Downriggers or Mooching for Salmon in Rivers Inlet?
Back in the 80’s when the Kelly Family started the Rivers Inlet Sportsman’s Club (RISC), there were no downriggers used in Rivers Inlet. They are still not allowed in our “Chinook Special Management Zone” at the Head of Rivers Inlet where only mooching with herring is permitted & anglers can only harvest 1 Chinook/day & 2 per season. For most of RISC’s 39-year history, we only fished for salmon using the skilled, but easily learned technique known as “motor-mooching” with a cut-plug herring. We have such an abundant fishery in Rivers Inlet to this day, that we still use this original, old-style, top-water, light-tackle technique to specifically & effectively target the really BIG Chinook/King salmon. To start, you tie a 4 ft. leader with 2 – 4 O/T octopus hooks, a mid-swivel & a 4 ft. mid leader for a total of 8 ft. (or longer if you can handle the netting) & then a 6 OZ. banana weight. You then a take a whole previously frozen, brined herring & cut the head off & delicately place the hooks in just the right spot without removing any scales or damaging the herring, to create your perfect “cut-plug roll”. You enhance the luring action on the bait by constantly putting your engine in & out of gear while fishing, trying to keep a range of angle on your line from perpendicular to 45-degree & then back. The whole idea is to imitate a wounded baitfish as it drifts in the current. You make sharp turns & sometimes back up & let your lines go slack & sink deeper. All of this gets your herring to spin, flash, flutter, shimmy & make erratic moves enticing any salmon nearby, or perhaps even following your bait, to strike.
In Rivers Inlet, the really BIG Chinook/King salmon congregate in the top water column right up to the surface on very specific points, reefs, drop-offs, shelves & kelp-lined shores & bays nearby the lodge. They lurk in the shallows hiding from the current & wait for their “free lunch” to drift by. The legendary 50+ lb. Rivers Inlet “hogs” didn’t get that way by wasting their day chasing around bait in the 4 knot currents. They work on the “conservation of energy theory” where they do as little as possible to procure maximum fuel. This is where the real advantage of mooching over downriggers comes into play to get to the bigger lazy Chinook salmon, as you can fish much more precisely for the big ones.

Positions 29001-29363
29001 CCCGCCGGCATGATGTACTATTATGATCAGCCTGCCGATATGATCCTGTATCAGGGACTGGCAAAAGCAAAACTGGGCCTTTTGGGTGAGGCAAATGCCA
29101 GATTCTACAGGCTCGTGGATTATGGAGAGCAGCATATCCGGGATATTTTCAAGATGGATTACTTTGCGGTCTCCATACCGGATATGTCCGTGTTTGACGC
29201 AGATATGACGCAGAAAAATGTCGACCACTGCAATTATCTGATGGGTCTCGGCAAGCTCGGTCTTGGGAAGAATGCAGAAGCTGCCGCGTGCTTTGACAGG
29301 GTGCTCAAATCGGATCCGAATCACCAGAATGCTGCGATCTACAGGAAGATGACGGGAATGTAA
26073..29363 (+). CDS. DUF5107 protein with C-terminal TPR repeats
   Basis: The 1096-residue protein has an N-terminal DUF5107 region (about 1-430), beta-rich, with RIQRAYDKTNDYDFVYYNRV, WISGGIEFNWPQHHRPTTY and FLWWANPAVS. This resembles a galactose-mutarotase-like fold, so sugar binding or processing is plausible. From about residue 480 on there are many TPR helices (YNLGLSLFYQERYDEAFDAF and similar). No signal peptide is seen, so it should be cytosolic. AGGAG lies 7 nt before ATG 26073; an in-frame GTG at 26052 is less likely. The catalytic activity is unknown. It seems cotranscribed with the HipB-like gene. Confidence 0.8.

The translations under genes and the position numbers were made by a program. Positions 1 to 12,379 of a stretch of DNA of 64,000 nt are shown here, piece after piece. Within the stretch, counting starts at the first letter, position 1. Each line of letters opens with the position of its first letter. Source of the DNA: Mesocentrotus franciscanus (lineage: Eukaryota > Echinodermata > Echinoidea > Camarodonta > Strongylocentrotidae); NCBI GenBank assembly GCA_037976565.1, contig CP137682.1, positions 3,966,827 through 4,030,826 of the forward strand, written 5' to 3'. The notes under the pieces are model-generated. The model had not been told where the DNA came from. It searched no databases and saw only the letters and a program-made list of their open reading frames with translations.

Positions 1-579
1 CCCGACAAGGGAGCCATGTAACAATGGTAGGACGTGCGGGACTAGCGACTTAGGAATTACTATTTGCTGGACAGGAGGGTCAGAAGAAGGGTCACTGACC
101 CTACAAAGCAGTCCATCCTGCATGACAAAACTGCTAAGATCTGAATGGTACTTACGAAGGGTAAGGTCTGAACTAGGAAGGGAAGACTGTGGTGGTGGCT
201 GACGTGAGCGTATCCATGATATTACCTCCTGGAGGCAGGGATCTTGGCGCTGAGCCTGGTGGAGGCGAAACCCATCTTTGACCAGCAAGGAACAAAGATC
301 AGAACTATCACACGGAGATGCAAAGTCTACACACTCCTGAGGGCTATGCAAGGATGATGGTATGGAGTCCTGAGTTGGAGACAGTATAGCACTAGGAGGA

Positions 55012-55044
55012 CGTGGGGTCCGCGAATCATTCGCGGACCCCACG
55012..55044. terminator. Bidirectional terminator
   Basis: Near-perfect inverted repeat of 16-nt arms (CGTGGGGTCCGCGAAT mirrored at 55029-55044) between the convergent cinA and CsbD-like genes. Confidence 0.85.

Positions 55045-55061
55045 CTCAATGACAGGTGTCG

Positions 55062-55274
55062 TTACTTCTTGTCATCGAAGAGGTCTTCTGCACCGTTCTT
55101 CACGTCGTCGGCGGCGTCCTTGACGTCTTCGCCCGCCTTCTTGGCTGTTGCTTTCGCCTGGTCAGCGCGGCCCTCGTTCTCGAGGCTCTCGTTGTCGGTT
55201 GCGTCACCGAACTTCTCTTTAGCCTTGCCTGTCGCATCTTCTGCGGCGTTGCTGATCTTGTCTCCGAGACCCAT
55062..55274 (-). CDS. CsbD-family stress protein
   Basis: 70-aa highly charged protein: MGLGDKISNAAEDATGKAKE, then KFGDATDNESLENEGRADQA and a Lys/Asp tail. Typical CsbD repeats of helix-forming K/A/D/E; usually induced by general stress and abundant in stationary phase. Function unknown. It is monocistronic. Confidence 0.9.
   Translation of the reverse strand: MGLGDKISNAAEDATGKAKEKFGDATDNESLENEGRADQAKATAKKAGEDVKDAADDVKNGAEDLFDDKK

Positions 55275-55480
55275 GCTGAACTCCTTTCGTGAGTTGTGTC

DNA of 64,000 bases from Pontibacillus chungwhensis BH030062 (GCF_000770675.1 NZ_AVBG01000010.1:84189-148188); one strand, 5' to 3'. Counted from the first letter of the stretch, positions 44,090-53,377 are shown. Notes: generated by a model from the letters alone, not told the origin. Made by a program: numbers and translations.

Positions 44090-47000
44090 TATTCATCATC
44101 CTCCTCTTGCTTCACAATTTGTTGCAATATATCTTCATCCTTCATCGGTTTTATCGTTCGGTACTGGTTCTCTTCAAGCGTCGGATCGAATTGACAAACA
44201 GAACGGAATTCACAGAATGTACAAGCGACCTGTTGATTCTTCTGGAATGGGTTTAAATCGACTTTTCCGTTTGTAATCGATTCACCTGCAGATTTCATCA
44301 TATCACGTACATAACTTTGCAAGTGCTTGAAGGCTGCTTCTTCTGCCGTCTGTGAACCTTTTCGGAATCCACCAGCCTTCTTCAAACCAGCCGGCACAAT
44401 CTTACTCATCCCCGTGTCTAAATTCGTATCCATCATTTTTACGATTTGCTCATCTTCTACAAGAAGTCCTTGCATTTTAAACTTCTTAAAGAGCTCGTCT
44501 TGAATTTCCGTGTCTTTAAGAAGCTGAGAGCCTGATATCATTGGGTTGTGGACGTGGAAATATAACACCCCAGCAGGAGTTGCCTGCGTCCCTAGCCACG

In Rivers Inlet, you are fishing along the shoreline at the mouth of a deep fiord where the nearby waters are over 1,000+ ft. deep so the tidal movement & currents can be brisk. The tide change is twice a day, 2 highs, 2 lows & the water exchange can be 14 ft. at its peak! Instead of fighting the swift water, we mostly prefer doing drifts down with the current over your chosen shoreline structure, typically trying to stay on the 100 ft edge. When the drift is over, you pick-up your gear & run back up-current & repeat again over the same structure. Once you get to know the fishing grounds, as well as learn to read the currents & the tides in each spot, it can be easier to get your bait into, & effectively fish these known Chinook salmon “honey holes”. The kelp beds & shallows are where the biggest laziest lunkers lurk & it takes some skill & practise to get in there without getting caught on the bottom or worse, on yourself!